($1,000,000 x $5) – $500,000 + $1,000,000 + 50,000 + 75,000 = $5,625,000
Why Do we Subtract Cash from Enterprise Formula?
In the house analogy, cash would be equivalent to the furniture that my friend got for free. From one perspective, the furniture may be considered as a part of the house, as it is kept in the home and adds to the owner’s residence. However, it is clearly and distinctly a separate asset that may easily be removed without adversely impacting the functional value of the house. Should the selling
From one perspective, the furniture may be considered as a part of the house, as it is kept in the home and adds to the owner’s residence.
However, it is clearly and distinctly a separate asset that may easily be removed without adversely impacting the functional value of the house. Should the selling homeowner offer to include the furniture value in its sale price, he would expect a little more to be paid.
The same analysis holds true in selling a business.
Cash on the balance sheet of the company being acquired is a distinctly separate asset that may easily be removed without adversely impacting the functional value of the business.
This is not the case with other assets such as computers, office furniture, etc., all of which would need to be replaced by further cash outlay if removed by the seller.
Remember the free furniture my friend got with his house purchase?
That’s a gift, and his cost of acquisition would be reduced by the furniture cost.
Simple, he doesn’t have to invest money in buying new furniture, and that will save him a lot of money.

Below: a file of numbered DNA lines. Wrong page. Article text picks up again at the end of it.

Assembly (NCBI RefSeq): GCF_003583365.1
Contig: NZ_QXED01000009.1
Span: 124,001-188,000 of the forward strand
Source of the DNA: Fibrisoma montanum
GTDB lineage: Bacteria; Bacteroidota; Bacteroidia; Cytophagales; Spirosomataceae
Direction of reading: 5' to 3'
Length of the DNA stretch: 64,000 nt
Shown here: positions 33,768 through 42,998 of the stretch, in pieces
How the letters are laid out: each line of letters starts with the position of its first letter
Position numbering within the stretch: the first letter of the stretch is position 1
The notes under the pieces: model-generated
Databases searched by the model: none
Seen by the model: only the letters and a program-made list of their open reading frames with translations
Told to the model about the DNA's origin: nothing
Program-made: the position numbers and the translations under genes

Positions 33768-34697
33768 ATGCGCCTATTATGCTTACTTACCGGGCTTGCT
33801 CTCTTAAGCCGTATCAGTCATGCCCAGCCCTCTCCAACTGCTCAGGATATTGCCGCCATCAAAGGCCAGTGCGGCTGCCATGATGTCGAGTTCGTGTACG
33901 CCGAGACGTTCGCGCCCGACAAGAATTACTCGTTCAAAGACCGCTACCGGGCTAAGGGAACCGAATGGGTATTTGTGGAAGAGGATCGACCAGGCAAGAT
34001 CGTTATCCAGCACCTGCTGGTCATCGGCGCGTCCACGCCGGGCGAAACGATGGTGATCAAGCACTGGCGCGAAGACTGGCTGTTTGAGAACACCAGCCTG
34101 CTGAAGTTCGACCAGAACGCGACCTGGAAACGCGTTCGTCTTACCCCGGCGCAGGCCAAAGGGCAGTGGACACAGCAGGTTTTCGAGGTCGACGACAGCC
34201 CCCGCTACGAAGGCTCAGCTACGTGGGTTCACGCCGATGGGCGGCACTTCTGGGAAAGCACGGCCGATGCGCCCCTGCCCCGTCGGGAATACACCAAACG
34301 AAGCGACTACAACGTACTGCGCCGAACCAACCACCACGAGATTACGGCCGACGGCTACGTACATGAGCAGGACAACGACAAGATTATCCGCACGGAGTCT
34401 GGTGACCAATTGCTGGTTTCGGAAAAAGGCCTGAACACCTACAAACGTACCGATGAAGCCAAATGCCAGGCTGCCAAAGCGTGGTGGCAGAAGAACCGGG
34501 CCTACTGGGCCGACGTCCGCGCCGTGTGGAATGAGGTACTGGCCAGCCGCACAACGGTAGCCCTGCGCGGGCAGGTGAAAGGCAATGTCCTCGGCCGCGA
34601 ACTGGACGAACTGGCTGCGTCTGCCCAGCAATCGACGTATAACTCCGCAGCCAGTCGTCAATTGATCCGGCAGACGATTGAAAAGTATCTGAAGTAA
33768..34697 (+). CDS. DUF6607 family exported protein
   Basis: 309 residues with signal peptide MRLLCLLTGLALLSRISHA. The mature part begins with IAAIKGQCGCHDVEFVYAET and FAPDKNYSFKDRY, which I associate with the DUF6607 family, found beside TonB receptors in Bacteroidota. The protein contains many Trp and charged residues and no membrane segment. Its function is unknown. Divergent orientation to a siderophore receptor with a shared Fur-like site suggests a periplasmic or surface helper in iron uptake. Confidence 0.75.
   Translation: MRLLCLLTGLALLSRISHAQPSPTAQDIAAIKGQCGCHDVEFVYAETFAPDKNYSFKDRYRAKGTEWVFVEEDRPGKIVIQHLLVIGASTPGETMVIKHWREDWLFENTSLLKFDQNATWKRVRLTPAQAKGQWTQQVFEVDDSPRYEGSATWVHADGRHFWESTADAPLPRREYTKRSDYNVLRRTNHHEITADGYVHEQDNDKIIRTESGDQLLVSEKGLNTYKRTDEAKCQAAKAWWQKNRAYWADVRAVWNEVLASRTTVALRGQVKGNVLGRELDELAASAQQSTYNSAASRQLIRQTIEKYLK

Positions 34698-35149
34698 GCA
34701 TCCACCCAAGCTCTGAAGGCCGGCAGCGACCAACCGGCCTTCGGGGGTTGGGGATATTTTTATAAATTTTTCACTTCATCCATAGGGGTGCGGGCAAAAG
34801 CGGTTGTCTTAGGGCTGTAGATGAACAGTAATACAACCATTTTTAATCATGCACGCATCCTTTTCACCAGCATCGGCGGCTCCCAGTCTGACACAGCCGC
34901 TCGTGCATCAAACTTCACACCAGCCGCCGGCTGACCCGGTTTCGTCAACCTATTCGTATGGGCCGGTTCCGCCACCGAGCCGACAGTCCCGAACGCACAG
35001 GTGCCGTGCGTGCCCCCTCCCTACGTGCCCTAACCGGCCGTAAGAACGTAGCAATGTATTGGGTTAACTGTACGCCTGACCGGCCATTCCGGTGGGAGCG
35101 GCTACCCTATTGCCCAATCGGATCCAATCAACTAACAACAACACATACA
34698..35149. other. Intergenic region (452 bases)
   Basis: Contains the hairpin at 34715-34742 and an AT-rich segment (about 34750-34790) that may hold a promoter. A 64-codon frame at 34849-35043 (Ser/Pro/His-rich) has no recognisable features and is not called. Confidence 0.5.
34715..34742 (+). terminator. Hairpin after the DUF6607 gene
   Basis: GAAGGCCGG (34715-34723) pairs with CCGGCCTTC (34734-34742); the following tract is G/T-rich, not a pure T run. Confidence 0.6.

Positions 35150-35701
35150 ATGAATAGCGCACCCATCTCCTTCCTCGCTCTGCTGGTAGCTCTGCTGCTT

The same way, if you are acquiring a company having some cash (including short-term and marketable liquid investments) on its balance sheet, you will pocket that cash and your acquisition cost will be reduced effectively by that amount.
Why Do We Add Debt in Enterprise Formula?
The answer is very simple. After the acquisition, you are taking up a liability in your name and hence you are required to pay it off.
You will have to pay the debts that include short/long term debts, revolvers, mezzanine and so on.
Why do we add minority interest to enterprise value/Why add Minority Interest?
Minority Interest refers to that share of stock of a Subsidiary Company (those companies in which the parent company holds more than 50% stake) which is not owned by the parent company.
So it is that share that is not owned by the company that you will be acquiring and hence, you have to pay for it separately and thus added in the formula.
Why Do we Add Preferred Stock in Enterprise Formula?
Preferred equity that is not convertible into common stock is treated as a financial liability equal to its liquidation value (the amount the firm must pay to pay off the obligation), and thus, the company will have to pay it separately, thereby increasing the cost of acquisition. Hence, added to the formula.
Let us summarize the difference between Equity Value and Enterprise Value:
My friend is happy with the newly acquired house.
As an Analyst, your role is to see your clients happy with the acquisition of the companies.
I hope, you are now clear with these two concepts: Equity Value and Enterprise Value.
In light of the above, it can be concluded that Enterprise Value is a more preferred valuation technique by business analysts since the same takes into accounts various other components like minority interest, preferred stock, cash and cash equivalents, etc. in addition to the equity value, which is ignored in while computing a business worth using Equity Value formula.
Hope the above has made a clear understanding about Equity Value and Enterprise Value.
Have you bought any asset that explains these two concepts- Equity Value and Enterprise Value clearly? Share your experience here.